Unable to force Su to surrender, Chanyu Qiedihou decided to try to torture him by starvation, and so put him in a cellar without food and drink. However, for several days, Su survived by consuming wool from his coat and the snow that fell into the cellar. The chanyu was further surprised and thought that the gods were protecting him. The chanyu then exiled him to Lake Baikal and ordered him to tend a flock of sheep, telling him that he would be allowed to go home when the sheep produced young. (It is conjectured, with some evidence based on correspondence later between Su and Li Ling that the chanyu gave Su a Xiongnu wife, and she bore him children.)

During exile, Su often lacked food, as the food supplies coming from the Xiongnu headquarters were not arriving steadily. He often had to resort to eating grass roots and wild rodents. Regardless of the difficulties, however, Su always held onto the imperial staff (節) given to all imperial messengers, and he used it as the shepherd's rod so much that the decorative hairs on the staff eventually all fell off.

Twice, during exile, the chanyu sent Li Ling, who had surrendered to Xiongnu after being defeated on the battlefield in 99 BC, to visit Su. The first time, Li informed Su that his two brothers had both been accused of crimes and committed suicide; that his mother had died; and that his wife had remarried. He tried to convince Su to surrender, but Su refused. On the second occasion, Li informed him of Emperor Wu's passing, and Su was so despondent that in mourning that he vomited blood. When the Emperor of Han died, Su Wu faced south towards his old homeland of China and wept in utter sadness.

Return to HanEdit

In 81 BC, Han was again in a détente with Xiongnu, when Han ambassadors inquired of Su's fate. The Xiongnu government claimed that Su had long died. However, Su's old assistant Chang Hui secretly informed the ambassadors of Su's exile, and the ambassadors, under Chang's suggestion, told then chanyu Huyandi (壺衍鞮) that Emperor Zhao had killed a migratory goose while hunting, and that a letter from Su seeking help was found on the bird's foot. Surprised, Chanyu Huyandi admitted that Su was in fact still alive, recalled him and allowed him as well as his nine followers to go home. In all, he was in exile for 19 years.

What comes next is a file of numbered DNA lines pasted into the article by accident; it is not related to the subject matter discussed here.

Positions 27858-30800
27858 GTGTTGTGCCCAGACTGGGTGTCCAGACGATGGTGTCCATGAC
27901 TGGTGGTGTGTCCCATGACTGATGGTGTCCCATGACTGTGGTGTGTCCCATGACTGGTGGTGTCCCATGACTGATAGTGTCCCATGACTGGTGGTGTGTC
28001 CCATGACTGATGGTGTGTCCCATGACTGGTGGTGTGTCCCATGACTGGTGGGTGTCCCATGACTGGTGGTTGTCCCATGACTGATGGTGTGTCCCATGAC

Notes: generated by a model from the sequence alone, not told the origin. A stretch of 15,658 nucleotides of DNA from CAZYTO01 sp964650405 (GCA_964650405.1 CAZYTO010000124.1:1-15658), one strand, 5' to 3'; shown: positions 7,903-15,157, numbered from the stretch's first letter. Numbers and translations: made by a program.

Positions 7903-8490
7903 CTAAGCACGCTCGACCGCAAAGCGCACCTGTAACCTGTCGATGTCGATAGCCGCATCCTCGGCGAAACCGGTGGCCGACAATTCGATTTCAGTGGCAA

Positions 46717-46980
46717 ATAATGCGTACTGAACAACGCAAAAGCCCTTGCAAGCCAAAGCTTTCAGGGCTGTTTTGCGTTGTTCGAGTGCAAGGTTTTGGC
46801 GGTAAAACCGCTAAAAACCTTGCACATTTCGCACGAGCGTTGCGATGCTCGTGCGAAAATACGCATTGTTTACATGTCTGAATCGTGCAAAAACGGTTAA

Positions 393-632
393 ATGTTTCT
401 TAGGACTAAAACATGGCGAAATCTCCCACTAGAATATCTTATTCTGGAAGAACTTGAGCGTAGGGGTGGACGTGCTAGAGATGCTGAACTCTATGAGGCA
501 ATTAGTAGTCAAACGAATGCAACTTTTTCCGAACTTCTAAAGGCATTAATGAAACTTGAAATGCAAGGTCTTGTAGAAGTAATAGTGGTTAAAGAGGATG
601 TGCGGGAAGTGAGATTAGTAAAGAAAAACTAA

Once Su returned to Han, he was given the position of Director of Colonization (典屬國), a high-ranking official post. He remained in that post at least until the early years of Emperor Xuan's reign—late 70s BC. In 51 BC, when Emperor Xuan, in gratitude to 11 key officials who served him well, had their portraits painted onto the main gallery of the main imperial palace, Su was one of the 11 so portrayed.

Impact on Chinese historyEdit

Su was often regarded as the epitome of faithful service in light of great odds and trials. His story was often invoked when acts of great faith or courage were performed by officials. His story, as undetailed as it was in actual history, often became subjects of drama, poetry, and songs throughout Chinese history. Many people take him as a second Zhang Qian, who was also previously caught in the same situation, refused to surrender, and managed to escape back to Han China.


Statue of Su Wu at Haw Par Villa, Singapore.


Among other musical works on the theme of Su Wu, a traditional Chinese melody, "Su Wu Mu Yang" (蘇武牧羊), is based on the story of Su Wu herding sheep. It is generally played on a Chinese flute.


In graphical representations, such as the folk art of Chinese paper cutting, Su Wu is typically depicted herding sheep, with his staff.


In the Japanese Tale of the Heike the story of Su Wu and the letter tied to the migratory goose is retold. In this version, the Xiongnu amputate Su Wu's leg.

See alsoEdit

Reference in EnglishEdit

  • Joseph P. Yap (2009-12-16). Wars With the Xiongnu: A Translation from Zizhi Tongjian. ISBN 978-1-4490-0604-4.

External linksEdit